Kentucky Ed. Dept. Proposes Innovation Foundation

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The Kentucky Department of Education proposed last week that the state create a foundation specifically to fund innovative public school projects to help students achieve.

The department floated the proposal at a two-day meeting of the state board of education. Board members told education department staff members the proposal was worth pursuing, said department spokeswoman Lisa Gross.

"With local, state, and federal funding streams all being affected by budget cuts and lower tax revenues, it is imperative that we ensure we are taking advantage of all possible funding sources in order to provide the best learning environment in our schools," Kevin Brown, an associate commissioner of education, wrote in a staff memo presented to the board and posted on the state education department's website.

A similar group, the Kentucky Educational Foundation, was formed in 1984 and dissolved in 1993, state records show. It is unclear from documents filed with the secretary of state's office whether the foundation ever raised or distributed any money.

Several foundations in the state gather and give out money for education, but no philanthropic group is aimed solely at promoting innovation, said Stu Silberman, the executive director of the Prichard Committee for Academic Excellence.

"Having a focus just on innovation, I think, is a good thing for Kentucky," Mr. Silberman said. "I'm a really big believer in providing the right kind of niche for students; ... in that type of environment they become totally engaged and they really excel. So the more of that we can do, the better."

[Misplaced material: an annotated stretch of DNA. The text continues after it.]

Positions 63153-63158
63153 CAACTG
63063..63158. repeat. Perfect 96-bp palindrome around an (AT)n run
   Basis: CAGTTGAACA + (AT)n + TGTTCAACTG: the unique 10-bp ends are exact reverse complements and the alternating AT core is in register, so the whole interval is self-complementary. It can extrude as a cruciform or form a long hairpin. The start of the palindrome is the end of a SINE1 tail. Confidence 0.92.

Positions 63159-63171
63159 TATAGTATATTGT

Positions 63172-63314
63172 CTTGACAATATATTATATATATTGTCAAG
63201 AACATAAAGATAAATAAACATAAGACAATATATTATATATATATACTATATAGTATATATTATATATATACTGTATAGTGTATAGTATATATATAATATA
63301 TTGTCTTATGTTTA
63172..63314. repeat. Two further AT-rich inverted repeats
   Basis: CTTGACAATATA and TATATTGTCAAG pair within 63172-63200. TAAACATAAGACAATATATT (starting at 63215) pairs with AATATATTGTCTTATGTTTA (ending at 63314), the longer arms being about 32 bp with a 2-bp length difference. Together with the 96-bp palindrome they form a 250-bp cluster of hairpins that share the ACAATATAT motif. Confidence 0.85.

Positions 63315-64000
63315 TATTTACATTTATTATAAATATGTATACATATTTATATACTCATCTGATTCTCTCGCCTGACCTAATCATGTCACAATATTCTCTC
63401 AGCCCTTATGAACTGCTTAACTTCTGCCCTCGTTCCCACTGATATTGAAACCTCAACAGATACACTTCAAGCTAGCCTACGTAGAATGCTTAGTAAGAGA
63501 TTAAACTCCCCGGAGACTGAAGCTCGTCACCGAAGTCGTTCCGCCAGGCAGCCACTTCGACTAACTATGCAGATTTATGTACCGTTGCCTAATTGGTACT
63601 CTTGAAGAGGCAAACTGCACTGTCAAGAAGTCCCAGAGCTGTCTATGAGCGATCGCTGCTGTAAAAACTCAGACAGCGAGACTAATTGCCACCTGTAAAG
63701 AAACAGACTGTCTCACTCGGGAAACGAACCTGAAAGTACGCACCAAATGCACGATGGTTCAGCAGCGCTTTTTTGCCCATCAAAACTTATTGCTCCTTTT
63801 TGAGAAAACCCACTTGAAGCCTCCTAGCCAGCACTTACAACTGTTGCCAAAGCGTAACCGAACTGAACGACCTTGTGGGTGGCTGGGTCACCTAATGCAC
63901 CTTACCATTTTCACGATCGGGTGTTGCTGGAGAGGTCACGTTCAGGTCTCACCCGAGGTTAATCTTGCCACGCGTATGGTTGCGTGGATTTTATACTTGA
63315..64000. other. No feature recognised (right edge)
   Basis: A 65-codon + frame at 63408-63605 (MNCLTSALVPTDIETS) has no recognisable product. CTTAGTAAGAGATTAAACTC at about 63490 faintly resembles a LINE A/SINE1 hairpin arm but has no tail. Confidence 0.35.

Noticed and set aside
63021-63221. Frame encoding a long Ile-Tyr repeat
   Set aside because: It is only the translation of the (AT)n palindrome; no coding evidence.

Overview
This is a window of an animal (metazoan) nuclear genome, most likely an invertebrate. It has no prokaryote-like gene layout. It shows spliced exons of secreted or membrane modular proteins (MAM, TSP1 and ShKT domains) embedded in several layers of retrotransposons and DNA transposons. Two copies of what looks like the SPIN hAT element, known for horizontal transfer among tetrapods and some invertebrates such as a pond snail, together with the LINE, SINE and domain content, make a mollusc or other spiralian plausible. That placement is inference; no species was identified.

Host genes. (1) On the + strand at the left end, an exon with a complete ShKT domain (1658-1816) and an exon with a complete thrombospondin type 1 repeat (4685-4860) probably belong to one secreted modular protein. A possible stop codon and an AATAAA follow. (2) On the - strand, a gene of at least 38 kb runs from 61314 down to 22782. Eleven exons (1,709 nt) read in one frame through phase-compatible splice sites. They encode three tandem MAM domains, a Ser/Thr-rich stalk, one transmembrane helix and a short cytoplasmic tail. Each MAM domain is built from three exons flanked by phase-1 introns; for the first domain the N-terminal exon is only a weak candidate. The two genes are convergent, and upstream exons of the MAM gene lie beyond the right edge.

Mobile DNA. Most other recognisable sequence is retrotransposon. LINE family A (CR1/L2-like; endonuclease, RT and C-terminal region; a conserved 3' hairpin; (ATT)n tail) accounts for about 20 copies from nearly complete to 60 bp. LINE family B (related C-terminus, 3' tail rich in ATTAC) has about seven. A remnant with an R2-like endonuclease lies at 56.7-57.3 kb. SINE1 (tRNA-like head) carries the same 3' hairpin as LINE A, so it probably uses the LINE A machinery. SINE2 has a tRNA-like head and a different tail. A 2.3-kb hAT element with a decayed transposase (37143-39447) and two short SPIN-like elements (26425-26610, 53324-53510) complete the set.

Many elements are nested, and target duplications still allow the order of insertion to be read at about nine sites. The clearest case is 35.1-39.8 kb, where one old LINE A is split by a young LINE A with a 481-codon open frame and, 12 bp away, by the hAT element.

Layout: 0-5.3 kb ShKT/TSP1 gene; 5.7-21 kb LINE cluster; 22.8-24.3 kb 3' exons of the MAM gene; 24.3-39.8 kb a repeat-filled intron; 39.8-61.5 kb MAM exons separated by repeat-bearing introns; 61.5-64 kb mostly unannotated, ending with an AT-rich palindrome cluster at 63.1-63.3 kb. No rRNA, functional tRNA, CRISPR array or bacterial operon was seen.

The Prichard Committee is an independent nonprofit agency that works to improve education in the state from preschool through college.

Ms. Gross said state Commissioner of Education Terry Holliday came up with the idea. The agency spokeswoman said such a foundation would support his goal of finding additional revenue for Kentucky's public schools.

The department is modeling the proposed foundation on the Colorado Legacy Foundation, which started in 2007 to "identify promising ideas, invest in those innovative ideas, evaluate results, and share successful promising practices with all Colorado school districts and schools," according to the foundation's Facebook page.

In just one example of its work, the Colorado foundation last month announced it had won a $10.5 million grant to encourage enrollment in Advanced Placement classes in an effort to improve student performance among traditionally underserved high school students.

Ms. Gross said the best current example of innovation in Kentucky schools is a similar program called AdvanceKentucky. The nonprofit group Kentucky Science & Technology Corp. is incorporating the program in 64 state high schools this academic year.

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Responding to Cuts

Ms. Gross said the foundation proposal is an indirect response to budget cuts, "since innovation often requires funds not available in current budgets or cannot be supported by current revenue streams."

She said the education department isn't making any predictions on how much funding such a foundation could provide, but Ms. Gross said in an email that department officials hoped it would be significant.

Mr. Silberman said he envisioned the foundation as a seed-money provider for expensive programs.

"I think with the really strong emphasis on innovation, I think there will be some renewed interest in supporting that," he said.

In a related development, state Rep. Carl Rollins, a Democrat and the chairman of the House education committee, filed a bill proposing what he calls "districts of innovation" that would allow school districts to ignore some state regulations to try new approaches, similar to charter schools. The bill was favorably received by the Kentucky House of Representatives Education Committee during a reading last week.

Vol. 31, Issue 20, Pages 10-11

Published in Print: February 8, 2012, as Innovation Foundation Proposed for Kentucky
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